SCARBOROUGH — Although plans aren’t clear, some type of development is in the offing for the former Beech Ridge Motor Speedway in Scarborough, which closed Sept. 26.

In November, Travis Letellier of Northeast Civil Solutions, Inc., on behalf of developer Scarborough Property, LLC, presented a site inventory before the Scarborough Planning Board — the first step in the process.

During a public hearing, some said they aren’t happy about plans the would turn the racetrack into something else. A woman, whose husband is the grandson of the speedway’s builder and original owner, said she and thousands of others want the property to remain a racetrack.

Letellier told Planning Board members about what was currently located on the 55-acre parcel at 70 Homes Road but didn’t specify what the developers plan to build there. “We haven’t got the master plan so we don’t know what we’re putting in,” he said.

The land contains the track, a gravel parking area, a maintenance yard and a forested area with what Letellier described as a “finger of wetland” located on the south side of the property that includes two vernal pools, one of which is very small.

Neither of the vernal pools are deemed to be significant, he said, so neither the U.S. Army Corps of Engineers nor the Maine Department of Environmental Protection require restrictions for the vernal pools other than keeping development off them.


The racetrack, parking lot and part of the forested area are viable for development, Letellier said. He noted that the wetlands and some portion of the forested area are viable for limited development.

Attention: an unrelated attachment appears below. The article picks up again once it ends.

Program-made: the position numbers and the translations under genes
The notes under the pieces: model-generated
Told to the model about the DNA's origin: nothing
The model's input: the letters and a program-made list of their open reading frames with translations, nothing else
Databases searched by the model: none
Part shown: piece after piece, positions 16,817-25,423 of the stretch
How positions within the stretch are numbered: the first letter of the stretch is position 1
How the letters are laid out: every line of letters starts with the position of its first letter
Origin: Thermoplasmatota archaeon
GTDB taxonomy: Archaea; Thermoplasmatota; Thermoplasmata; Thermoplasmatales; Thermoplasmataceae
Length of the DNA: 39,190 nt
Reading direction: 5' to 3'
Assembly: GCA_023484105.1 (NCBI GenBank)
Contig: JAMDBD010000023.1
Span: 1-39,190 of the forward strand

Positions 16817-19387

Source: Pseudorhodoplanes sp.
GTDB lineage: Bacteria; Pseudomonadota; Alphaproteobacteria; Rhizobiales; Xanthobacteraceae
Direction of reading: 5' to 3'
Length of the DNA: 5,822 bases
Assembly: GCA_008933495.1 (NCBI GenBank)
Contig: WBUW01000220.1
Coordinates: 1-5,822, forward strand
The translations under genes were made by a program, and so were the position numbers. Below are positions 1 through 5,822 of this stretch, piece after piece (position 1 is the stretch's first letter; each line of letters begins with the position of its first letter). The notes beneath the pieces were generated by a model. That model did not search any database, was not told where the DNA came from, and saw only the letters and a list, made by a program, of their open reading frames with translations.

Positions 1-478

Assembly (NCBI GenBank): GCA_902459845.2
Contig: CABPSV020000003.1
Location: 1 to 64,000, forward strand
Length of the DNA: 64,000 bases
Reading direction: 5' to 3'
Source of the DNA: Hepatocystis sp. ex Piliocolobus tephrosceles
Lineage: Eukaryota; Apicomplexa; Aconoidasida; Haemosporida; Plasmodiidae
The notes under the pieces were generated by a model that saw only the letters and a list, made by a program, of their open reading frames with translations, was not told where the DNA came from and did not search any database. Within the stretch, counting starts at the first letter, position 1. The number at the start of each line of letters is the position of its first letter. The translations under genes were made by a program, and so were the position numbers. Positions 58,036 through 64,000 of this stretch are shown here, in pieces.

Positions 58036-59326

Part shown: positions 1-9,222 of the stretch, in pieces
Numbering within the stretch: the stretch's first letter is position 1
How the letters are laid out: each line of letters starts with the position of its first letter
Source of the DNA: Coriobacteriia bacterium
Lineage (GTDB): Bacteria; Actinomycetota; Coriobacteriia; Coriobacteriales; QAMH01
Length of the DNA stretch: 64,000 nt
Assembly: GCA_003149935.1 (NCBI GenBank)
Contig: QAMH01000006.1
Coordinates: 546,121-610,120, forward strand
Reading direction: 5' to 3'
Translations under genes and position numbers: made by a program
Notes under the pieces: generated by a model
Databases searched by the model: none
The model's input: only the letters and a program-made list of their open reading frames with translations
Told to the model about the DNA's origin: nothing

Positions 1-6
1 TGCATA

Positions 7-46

The property has four bathroom/disposal areas with septic systems which will be removed or abandoned, he said.

The soil drains well, Letellier said, which would assist with storm water drainage. Water from the property drains into the Scarborough River watershed, he said.

Ashes of human remains are also buried on the property, Planning Director Jay Chace said.

Investigation of where those remains are, and the state regulations regarding disturbing them is under investigation, Letellier said.

Though plans for what would go on the land weren’t discussed, Denise Hamilton, who lives in one of seven homes on Two Rod Road that abut the property said she didn’t want any new development; she wanted the racetrack to remain and have it and its history preserved.


Hamilton said she spoke for the thousands of members of “Save Beech ridge Speedway.”

Her husband Warren, Hamilton said, is the grandson of the first owner and builder of Beech Ridge Motor Speedway, James. B.McConnell, who immigrated from Nova Scotia to the U.S. at the age of 12 and built the racetrack in 1948-49. The first race on the track, Hamilton said, was on May 20, 1949.

The property has had several owners since McConnell sold it in the 1970s, she said and a community has developed around it.

“Beech Ridge (which was the only NASCAR-sanctioned racetrack in Maine) is the home away from home for many people from May through September,” Hamilton said. “Many of those people met at the track, married, raised their families at the track and even buried their loved ones’ ashes in the infield or spread their ashes around the track.”

She said the track brought tourists and revenue to the town.

Planning Board Chair Rachel Hendrickson said she feels for those who have developed a community around the racetrack, but noted that those purchasing the speedway property do not plan to keep it as a racetrack.

However, she said, “that doesn’t mean the developer can’t recognize the history of the speedway.” She urged developers to put up some type of memorial on that land that would be accessible to the public and “something meaningful to those families who grew up around the speedway.”

In addition, Hendrickson said, the developers need to do more homework on the site inventory and analysis. The property is a brownfield, she said, and what is buried underground, whether hazardous waste or ashes of human remains should be known before moving forward in the process.

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